Each of the causes for on-leash aggression has its own remedy. Some require preventative action – proactive steps that reduce the likelihood of future aggression. Others respond well to intervention in the actual moment of potential aggression. They all require that you keep a cool head when you identify possible trouble spots.

Leash interference with normal social interaction: 

I make it a pretty strict rule not to introduce dogs while still holding leashes. My dog-to-dog introduction routine involves letting the dogs see each other from a distance and, if all appears copacetic as the dogs near each other, dropping leashes and letting the dogs interact normally, without human interference. If the meeting unravels, we can grab leashes and separate the dogs without risking a close encounter with flashing teeth. If all goes well, however, we remove leashes after a moment or two of greeting and allow the dogs to play freely.

Leash restraint frustration: 

My rule about “no greetings on-leash” works well to proactively prevent leash-restraint frustration. Because my dogs aren’t in the habit of routinely greeting other dogs on-leash, they don’t develop that expectation, and therefore don’t become frustrated when it doesn’t happen. I teach my dogs that when they are on the leash, they are with me, and their job is to pay attention to me. Only when and if I drop the leash and give them the “Go play!” cue do they expect to interact with an approaching dog.

For this reason, we do not teach an on-leash greeting exercise in our good manners classes (greeting humans, yes; greeting dogs, no). We aim to convince our students of the value of the no-greeting rule from Day One of their first class, in part to decrease the potential for on-leash frustration-aggression.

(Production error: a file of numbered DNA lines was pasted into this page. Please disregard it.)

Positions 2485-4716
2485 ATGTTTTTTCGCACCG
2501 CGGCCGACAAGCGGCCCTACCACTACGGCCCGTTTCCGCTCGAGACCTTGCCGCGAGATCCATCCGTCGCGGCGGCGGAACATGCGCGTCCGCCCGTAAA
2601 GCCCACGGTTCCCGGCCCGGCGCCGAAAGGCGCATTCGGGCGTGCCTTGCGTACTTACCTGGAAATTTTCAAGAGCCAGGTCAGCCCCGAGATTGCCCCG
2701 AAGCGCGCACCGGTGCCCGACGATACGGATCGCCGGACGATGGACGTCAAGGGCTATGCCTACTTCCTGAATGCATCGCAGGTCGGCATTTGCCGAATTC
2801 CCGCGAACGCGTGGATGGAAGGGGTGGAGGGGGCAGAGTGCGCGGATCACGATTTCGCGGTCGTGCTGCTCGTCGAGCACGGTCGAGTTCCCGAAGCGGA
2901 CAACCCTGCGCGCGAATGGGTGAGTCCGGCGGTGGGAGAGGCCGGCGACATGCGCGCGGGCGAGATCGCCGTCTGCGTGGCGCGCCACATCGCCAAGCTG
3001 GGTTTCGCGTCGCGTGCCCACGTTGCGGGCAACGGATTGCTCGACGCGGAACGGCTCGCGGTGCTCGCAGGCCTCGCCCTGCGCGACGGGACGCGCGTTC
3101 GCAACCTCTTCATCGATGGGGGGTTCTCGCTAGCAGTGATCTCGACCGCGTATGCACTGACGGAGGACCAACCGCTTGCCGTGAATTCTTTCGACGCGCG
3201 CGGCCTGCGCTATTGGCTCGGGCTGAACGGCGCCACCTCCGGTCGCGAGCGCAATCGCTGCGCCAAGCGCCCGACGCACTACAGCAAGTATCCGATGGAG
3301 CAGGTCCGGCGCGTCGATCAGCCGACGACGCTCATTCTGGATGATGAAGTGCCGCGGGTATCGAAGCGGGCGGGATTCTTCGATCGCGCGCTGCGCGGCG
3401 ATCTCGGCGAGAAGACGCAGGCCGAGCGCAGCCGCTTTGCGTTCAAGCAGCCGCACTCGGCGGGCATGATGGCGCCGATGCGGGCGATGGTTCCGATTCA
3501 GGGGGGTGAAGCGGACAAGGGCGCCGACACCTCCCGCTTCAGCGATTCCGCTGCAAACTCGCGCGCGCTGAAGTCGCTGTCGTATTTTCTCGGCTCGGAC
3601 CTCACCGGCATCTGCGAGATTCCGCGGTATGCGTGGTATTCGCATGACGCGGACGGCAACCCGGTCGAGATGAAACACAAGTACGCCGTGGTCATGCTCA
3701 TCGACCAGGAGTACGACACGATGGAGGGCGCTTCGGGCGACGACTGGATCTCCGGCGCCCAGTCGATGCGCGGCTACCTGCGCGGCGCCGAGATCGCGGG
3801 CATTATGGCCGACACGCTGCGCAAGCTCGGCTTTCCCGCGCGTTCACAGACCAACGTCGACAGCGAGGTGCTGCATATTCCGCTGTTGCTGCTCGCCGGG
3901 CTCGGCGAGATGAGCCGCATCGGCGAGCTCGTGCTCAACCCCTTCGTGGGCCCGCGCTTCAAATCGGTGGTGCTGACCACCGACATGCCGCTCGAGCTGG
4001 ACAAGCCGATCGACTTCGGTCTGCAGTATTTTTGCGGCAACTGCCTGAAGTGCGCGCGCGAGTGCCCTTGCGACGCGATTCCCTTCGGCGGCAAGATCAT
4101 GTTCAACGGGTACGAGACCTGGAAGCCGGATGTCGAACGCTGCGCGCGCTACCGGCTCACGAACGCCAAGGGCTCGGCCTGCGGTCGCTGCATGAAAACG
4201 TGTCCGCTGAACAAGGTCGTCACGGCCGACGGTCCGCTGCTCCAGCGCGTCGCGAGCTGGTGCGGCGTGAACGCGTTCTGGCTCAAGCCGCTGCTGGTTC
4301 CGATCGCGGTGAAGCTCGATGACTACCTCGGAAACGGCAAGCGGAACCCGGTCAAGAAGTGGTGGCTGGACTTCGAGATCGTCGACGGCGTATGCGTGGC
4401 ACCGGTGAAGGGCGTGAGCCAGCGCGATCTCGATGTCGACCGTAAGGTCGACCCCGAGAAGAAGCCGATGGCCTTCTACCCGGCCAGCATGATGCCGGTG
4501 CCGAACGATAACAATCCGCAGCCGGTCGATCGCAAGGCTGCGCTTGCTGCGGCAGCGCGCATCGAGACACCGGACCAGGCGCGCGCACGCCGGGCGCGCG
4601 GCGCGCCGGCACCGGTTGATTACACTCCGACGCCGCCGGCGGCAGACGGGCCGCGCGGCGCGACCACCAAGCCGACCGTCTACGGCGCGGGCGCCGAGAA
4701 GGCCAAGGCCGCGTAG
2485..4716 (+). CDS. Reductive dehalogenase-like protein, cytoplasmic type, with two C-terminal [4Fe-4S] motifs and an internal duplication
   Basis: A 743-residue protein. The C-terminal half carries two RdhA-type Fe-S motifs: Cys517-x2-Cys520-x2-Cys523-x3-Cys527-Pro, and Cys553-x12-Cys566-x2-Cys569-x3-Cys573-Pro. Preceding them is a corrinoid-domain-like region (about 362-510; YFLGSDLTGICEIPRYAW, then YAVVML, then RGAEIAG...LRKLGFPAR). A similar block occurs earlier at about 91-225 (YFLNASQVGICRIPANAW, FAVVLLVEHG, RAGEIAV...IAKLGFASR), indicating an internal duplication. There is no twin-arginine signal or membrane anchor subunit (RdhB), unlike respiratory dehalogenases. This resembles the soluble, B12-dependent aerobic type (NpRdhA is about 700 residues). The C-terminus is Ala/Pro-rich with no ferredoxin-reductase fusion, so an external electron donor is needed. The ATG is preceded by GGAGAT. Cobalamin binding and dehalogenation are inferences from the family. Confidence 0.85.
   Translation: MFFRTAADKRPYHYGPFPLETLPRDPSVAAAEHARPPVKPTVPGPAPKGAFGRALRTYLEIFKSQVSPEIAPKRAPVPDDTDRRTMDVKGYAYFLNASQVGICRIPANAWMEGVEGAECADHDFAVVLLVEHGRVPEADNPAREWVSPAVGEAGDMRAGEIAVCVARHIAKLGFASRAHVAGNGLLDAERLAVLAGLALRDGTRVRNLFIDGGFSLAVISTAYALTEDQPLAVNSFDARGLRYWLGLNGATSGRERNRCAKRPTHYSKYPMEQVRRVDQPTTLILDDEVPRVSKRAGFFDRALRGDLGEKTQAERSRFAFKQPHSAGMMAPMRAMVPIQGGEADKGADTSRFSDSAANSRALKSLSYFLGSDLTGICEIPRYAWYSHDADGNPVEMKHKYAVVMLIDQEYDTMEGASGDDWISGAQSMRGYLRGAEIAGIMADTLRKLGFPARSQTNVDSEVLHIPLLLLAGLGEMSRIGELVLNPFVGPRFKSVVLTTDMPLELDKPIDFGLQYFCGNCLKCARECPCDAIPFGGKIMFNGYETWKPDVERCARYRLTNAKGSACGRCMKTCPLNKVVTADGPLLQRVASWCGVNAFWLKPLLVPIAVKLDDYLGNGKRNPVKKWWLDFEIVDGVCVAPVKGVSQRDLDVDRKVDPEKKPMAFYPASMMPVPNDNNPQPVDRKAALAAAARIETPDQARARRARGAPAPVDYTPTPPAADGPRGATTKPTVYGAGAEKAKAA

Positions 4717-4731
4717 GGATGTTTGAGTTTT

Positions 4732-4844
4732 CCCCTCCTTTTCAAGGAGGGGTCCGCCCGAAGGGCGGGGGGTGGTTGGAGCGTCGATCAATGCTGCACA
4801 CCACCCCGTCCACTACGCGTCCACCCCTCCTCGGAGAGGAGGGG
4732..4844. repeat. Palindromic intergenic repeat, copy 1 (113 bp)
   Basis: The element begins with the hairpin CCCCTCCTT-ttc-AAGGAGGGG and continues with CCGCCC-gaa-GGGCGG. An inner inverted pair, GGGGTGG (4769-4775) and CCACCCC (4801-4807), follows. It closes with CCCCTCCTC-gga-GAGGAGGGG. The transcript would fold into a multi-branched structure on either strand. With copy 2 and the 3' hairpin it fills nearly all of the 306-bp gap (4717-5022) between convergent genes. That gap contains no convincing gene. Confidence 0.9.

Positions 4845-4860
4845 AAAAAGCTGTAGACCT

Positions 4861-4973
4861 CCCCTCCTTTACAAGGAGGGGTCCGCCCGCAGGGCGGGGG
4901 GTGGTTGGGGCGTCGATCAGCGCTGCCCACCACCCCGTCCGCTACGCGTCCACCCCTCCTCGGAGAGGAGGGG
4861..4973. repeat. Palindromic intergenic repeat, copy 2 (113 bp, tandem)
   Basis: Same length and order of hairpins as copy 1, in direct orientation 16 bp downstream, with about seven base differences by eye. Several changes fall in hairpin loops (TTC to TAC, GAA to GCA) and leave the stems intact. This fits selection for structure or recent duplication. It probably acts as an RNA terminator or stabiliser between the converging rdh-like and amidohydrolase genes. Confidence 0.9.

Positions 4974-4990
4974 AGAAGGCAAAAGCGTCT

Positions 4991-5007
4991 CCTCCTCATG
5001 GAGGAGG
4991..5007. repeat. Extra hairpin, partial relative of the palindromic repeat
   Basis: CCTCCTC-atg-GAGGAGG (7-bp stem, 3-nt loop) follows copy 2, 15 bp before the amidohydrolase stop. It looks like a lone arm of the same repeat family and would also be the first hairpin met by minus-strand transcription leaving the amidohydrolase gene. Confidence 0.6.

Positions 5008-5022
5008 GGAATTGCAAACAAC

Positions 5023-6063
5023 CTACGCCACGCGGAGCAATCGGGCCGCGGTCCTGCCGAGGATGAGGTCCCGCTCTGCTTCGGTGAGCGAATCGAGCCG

Prior Negative Association with On-Leash Events: 

The greater the intensity of the prior negative association, the harder you will have to work to overcome it.

If your dog has perceived that the presence of another dog causes pain or discomfort to his neck – from the shock of an electronic collar, the pinch of a prong collar, or even the choking of a flat collar – start by changing the equipment.

Then implement a counter-conditioning and desensitization program to other dogs. Dog at a distance makes chicken happen (the other dog needs to be far enough away (“sub-threshold”) so as not to elicit an aggressive response to your dog). Let him look at the other dog; feed him chicken. Let him look again; feed chicken. Look – feed. Look – feed. Over and over, until, when he sees another dog his brain thinks “Chicken!” – and he no longer stresses over the presence of the other dog.

Then gradually decrease the distance between your dog and the other dog, and increase intensity of the stimulus in other ways: multiple dogs, more movement from the dogs, direct eye contact with the other dogs, offset walking (walking in the same direction but not right next to each other); parallel walking (next to each other, dogs on the outside humans on the inside); offset approaches, and finally, direct approaches.

If your dog was actually attacked by another dog on one or more occasions, the negative association may be even more intense, and modification even more of a challenge.